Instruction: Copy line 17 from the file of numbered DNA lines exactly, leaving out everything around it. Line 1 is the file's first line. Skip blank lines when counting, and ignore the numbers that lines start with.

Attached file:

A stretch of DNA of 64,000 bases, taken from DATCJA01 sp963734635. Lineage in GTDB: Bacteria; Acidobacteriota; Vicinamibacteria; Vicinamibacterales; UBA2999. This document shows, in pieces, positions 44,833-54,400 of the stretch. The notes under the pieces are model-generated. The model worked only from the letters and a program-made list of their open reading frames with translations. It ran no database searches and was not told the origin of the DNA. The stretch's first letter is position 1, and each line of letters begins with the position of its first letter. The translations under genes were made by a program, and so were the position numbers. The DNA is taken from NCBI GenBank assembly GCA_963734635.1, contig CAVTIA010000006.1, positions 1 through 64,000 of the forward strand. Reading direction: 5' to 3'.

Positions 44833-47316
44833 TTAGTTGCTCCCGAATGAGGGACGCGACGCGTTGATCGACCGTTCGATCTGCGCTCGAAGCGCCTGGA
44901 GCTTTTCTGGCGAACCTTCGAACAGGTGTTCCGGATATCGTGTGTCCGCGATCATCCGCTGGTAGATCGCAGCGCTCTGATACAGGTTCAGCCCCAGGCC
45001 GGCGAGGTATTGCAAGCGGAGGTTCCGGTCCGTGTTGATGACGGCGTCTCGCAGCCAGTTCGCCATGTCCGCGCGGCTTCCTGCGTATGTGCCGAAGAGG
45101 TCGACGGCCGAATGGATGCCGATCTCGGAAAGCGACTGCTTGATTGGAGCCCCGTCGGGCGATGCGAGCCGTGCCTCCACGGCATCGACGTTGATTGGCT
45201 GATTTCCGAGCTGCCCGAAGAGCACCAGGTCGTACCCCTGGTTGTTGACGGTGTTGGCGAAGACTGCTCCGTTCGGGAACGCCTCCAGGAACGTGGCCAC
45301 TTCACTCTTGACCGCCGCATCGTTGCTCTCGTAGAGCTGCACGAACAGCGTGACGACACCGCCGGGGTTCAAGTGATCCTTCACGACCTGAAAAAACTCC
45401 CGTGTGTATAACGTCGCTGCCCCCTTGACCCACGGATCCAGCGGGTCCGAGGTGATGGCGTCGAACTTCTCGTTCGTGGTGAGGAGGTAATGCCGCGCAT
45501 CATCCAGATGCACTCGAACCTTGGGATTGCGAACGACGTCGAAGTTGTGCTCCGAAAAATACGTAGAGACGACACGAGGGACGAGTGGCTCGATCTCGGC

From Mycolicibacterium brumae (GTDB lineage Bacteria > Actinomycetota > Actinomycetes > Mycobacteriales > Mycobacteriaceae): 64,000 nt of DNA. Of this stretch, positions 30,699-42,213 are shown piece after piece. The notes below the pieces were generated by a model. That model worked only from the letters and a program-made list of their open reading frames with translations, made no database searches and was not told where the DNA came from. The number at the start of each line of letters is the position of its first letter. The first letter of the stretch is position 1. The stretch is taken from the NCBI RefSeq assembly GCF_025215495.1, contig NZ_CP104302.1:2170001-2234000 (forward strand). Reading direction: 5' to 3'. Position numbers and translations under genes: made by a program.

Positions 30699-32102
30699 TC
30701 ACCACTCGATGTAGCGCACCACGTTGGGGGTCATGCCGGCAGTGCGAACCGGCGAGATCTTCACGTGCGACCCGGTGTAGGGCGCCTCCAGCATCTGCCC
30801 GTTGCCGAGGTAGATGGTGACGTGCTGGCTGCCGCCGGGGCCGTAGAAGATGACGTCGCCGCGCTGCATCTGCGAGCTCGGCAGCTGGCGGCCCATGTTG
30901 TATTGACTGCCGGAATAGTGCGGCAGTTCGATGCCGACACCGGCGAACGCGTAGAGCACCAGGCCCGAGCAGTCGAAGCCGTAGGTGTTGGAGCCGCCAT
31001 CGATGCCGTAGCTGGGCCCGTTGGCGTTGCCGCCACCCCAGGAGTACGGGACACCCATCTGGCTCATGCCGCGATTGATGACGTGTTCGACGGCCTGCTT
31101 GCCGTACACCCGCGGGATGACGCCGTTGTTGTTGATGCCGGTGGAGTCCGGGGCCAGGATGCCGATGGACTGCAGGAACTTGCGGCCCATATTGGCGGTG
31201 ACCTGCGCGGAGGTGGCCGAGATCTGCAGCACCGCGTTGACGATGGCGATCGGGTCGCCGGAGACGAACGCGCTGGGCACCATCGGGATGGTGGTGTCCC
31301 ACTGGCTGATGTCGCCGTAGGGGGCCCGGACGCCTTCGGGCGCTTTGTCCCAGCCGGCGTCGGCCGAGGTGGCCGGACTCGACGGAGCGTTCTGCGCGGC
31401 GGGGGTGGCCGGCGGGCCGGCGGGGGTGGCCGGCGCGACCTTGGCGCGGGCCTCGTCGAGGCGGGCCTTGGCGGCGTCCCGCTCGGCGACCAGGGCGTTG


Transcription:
31001 CGATGCCGTAGCTGGGCCCGTTGGCGTTGCCGCCACCCCAGGAGTACGGGACACCCATCTGGCTCATGCCGCGATTGATGACGTGTTCGACGGCCTGCTT